NO CITY FOR MYCITI? A recent trip on a MyCiti bus yielded a fare amount of questions for writer Richard Asher. Image: MyCiti Facebook page
I flew to Durban recently. A freebie car launch trip for journalists. My only cost for this 24-hour jaunt would be getting to and from Cape Town airport.
‘Hmm,’ thought the profit-conscious freelancer to himself. ‘Why don’t I try that shiny new airport bus that appeared when we hosted that lovely World Cup?’
Using the bus would be a tad cheaper than parking my car at the airport. It would also be a more environmentally (and therefore socially) responsible transport solution. I’d been on it before and I’d been impressed. So I walked down to the station with my hand luggage, rode into town with Metrorail and hopped on the bus.
Just like the last time I used this service, I kept having to remind myself that I hadn’t teleported to Switzerland. In the absence of a squawking gaartjie, it’s easy to forget you’re in South Africa.
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The bus interior is identical to a London single-decker, minus the roly-poly mums with double prams. It was so clean you could eat your supper off the floor. It had arrived bang on time, gliding up to a gleaming glass-fronted platform.
12 minutes was all it took to shoot to the airport front door. A pretty satisfactory trip, all told.
One thing, though: I was the only one on the bus. So much for sharing my carbon emissions. All I’d done was swap my 1.4 Polo’s fumes for those of a heavy-duty bus engine.
Was it just a quiet morning at the airport, perhaps? Hell no! It was teeming as always, with dozens of passengers jumping on flights to all corners of the country. Guess everyone else must have come to Cape Town International by car, then.
A year on from the public transport bonanza that was ‘2010’, should we be surprised?
Probably not. South Africans push against change like souped-up sumo wrestlers. We have millions of smart, educated people, yet everything from online shopping to TV reality shows gets to us three years after being invented somewhere else. If our finest business brains are so slow to catch on, is it any wonder that our commuters are so pig-headed?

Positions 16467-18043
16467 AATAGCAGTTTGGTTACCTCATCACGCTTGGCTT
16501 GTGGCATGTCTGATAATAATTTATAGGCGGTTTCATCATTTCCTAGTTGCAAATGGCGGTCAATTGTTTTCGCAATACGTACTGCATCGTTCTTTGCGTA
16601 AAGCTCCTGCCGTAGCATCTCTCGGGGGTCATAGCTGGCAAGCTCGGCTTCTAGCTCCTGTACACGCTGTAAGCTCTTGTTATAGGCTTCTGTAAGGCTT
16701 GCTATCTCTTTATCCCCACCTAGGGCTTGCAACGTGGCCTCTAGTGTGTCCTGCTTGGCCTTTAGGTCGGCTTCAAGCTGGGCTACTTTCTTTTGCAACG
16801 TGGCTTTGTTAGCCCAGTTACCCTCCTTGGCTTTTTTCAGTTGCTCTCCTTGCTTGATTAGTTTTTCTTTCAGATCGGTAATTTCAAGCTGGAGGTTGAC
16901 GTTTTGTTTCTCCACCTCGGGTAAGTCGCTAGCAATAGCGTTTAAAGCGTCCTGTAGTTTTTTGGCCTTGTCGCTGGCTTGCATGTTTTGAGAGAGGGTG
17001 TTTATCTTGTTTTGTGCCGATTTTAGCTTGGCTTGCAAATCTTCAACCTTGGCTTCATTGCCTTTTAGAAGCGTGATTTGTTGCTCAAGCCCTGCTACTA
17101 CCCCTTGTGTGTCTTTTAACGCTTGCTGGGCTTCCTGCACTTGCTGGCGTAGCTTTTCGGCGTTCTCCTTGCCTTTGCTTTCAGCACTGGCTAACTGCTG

The thoughtless use of cars is in our DNA. I know this arose for valid reasons. Safe and reliable public transport has been non-existent for years, and for many of us it still isn’t. Fine. But in some places around South Africa that has now changed. But our default setting to drive everywhere? No change there.
It is frankly staggering that a morning bus that runs from the middle of a city centre to a busy airport could ever be empty. It’s not just Cape Town either: I hear most Gautrain bus drivers are cruising around Jozi with only the radio for company.
I’ll grant you that R53 one-way to Cape Town International is an exorbitant ask which gives me almost no economic incentive to use the bus. With empty buses running every 20 minutes, the powers that be could help by looking at a dramatic shift along the supply and demand curves. But I still say getting South Africans to change their thinking is by far the bigger challenge.
The kind of people who ignore these services are in many cases also the kind of people who complain about this country’s infrastructure. I’ll wager thousands of them are also people who have flown to London and gone into town on the tube without a second thought. These folk need to wake up and smell the diesel – we have some vastly improved transport links in our cities. But in our wisdom we ignore them. If that continues they won’t last, and we’ll have zero right to complain about taxis, smog, the petrol price or traffic.
I know cars are a lot of fun. I’m no saint: I’ve even been known to race them! I test cars, and write about them for a living. When carrying heavy goods or fragile grannies, I will happily use my car. But when there’s a cheaper, greener alternative for regular commuting I also feel it’s my duty to embrace it.
Too many of us continue to thud our backsides into the front seat out of sheer force of habit, many of us on our way to jobs in which we pontificate about the cost of living or sit in meetings about our company’s green image. But making practical changes ourselves? Oh no, someone else will do that. My time’s far too important.
No, we’ll keep sitting in traffic jams. Even those really amusing ones outside petrol stations on certain Tuesday evenings. We’ll just keep asking our significant others to pick us up from the airport because we know
they will. We’ll keep driving our one child to school instead of pooling with that other family around the corner. We’ll take our chances getting hijacked.
And all the while, we’ll whinge about the Springboks’ outdated game plan and the fact that they won’t change their ways.
Sometimes I think we deserve everything we get.